Mexican Mafia Kingpin and Underlings Headed for Prison
by Jim Kouri
A top Mexican Mafia member, who controlled Hispanic street gangs that operated across Orange County, CA, was sentenced on December 18 to 14 years in federal prison after pleading guilty earlier this year to violating federal racketeering and narcotics laws.
Peter Ojeda, 64, was sentenced by United States District Judge David Carter in a packed Santa Ana courtroom.
Ojeda pleaded guilty on September 12 to conspiring to violate the Racketeer Influenced and Corrupt Organizations (RICO) Act and conspiring to distribute narcotics. A total of 28 people linked to the Ojeda Organization have now been convicted, either by guilty plea or following a trial.
One of Ojeda's top lieutenants was also sentenced on December 18 by Judge Carter to 37 months in prison. Jose Becerra, 39, pleaded guilty on August 14 to the RICO conspiracy count.
The members and associates of the Ojeda Organization were indicted by a federal grand jury in June 2005. The Ojeda Organization engaged in extortion and assault, as well as assisting in the distribution of narcotics throughout Orange County.
The Ojeda Organization included high-ranking members of several Hispanic street gangs, which helped the organization exert its influence across Orange County and into the Orange County jail system and California prisons.
The indictment alleged dozens of overt acts committed by members of the organization to expand the power and control of the enterprise. Detailing conduct in 2004 and early 2005, the RICO count outlined how Ojeda and his assistants demanded taxes from numerous street gangs and others who wanted to distribute drugs in Orange County.
The Ojeda Organization coordinated the collection of taxes from jail inmates who were selling drugs, and it ordered assaults on those who failed to pay taxes or showed disrespect to the organization.
The Ojeda Organization required Hispanic criminal street gangs in Orange County to pay money as a "tax" or "tribute" on a regular basis. They permitted the tax-paying gangs and gang members to exert influence over their neighborhoods and territories. The group often disciplined Orange County criminal street gangs and their members who engaged in unsanctioned violence, such as a drive-by shooting, which could cause increased law enforcement attention and thereby threaten the income of the Ojeda gang.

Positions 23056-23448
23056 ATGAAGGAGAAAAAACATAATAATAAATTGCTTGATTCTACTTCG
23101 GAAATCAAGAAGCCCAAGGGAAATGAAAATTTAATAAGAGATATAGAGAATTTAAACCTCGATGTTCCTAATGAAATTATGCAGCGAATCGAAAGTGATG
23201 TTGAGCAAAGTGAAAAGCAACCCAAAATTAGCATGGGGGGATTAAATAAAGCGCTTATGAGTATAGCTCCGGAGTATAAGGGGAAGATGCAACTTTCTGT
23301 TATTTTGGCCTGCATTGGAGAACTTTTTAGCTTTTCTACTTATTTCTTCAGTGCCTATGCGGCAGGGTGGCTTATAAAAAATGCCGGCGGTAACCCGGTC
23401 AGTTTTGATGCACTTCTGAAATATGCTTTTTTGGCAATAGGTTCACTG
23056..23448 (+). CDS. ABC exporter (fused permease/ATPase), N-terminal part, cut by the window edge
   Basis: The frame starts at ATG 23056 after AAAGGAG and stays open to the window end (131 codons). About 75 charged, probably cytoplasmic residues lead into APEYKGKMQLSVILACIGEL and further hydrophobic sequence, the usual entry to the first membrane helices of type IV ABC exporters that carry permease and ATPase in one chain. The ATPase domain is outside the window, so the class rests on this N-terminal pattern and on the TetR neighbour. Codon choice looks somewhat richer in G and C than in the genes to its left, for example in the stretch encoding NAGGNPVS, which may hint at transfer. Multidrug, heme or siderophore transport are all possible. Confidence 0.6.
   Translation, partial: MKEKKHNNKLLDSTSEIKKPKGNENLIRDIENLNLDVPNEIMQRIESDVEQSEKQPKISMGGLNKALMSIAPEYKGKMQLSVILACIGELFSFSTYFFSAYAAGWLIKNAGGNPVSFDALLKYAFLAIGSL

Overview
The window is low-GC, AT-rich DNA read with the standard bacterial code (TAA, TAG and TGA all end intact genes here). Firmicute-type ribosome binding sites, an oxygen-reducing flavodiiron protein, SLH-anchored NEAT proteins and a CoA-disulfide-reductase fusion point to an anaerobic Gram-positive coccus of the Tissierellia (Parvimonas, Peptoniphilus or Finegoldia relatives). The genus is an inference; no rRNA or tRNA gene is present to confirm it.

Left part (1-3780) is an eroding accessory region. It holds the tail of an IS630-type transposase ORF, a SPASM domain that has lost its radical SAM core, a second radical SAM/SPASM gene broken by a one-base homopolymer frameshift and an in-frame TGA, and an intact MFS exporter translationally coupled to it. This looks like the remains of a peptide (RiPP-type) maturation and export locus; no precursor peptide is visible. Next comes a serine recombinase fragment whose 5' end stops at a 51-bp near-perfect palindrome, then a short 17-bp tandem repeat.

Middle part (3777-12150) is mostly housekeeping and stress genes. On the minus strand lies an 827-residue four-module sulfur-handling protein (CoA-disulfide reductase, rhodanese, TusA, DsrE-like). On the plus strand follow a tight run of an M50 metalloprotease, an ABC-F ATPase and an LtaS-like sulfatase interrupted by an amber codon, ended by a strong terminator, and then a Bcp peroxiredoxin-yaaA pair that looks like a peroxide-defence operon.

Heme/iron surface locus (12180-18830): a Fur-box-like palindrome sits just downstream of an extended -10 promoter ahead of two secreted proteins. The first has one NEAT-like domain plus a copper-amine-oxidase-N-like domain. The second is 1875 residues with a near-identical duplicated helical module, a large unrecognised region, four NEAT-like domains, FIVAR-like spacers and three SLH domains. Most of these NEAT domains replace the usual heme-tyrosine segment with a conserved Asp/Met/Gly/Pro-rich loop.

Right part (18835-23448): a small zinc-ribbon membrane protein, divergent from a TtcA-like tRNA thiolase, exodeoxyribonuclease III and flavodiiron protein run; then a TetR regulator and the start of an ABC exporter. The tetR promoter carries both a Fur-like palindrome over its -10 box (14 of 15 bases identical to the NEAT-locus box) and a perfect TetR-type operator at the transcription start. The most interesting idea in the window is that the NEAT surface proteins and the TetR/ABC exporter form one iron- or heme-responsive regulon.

Ojeda's other top lieutenant, Marco Diaz, 33, of Santa Ana, pleaded guilty to a RICO charge in September. Diaz, who admitted that he helped Ojeda's organization extort "taxes" from street gangs and ordered punishment to those who did not pay, is scheduled to be sentenced by Judge Carter on January 8, 2007.
Of the 23 defendants already sentenced, Judge Carter has imposed penalties ranging from 24 to 292 months in federal prison.
Jim Kouri, CPP is currently fifth vice-president of the National Association of Chiefs of Police. He's former chief at a New York City housing project in Washington Heights nicknamed "Crack City" by reporters covering the drug war in the 1980s. In addition, he served as director of public safety at a New Jersey university and director of security for a number of organizations. He's also served on the National Drug Task Force and trained police and security officers throughout the country. He writes for many police and crime magazines including Chief of Police, Police Times, The Narc Officer, Campus Law Enforcement Journal, and others. He's appeared as on-air commentator for over 100 TV and radio news and talk shows including Oprah, McLaughlin Report, CNN Headline News, MTV, Fox News, etc. His book Assume The Position is available at Amazon.Com, Booksamillion.com, and can be ordered at local bookstores. Kouri holds a bachelor of science in criminal justice and master of arts in public administration and he's a board certified protection professional.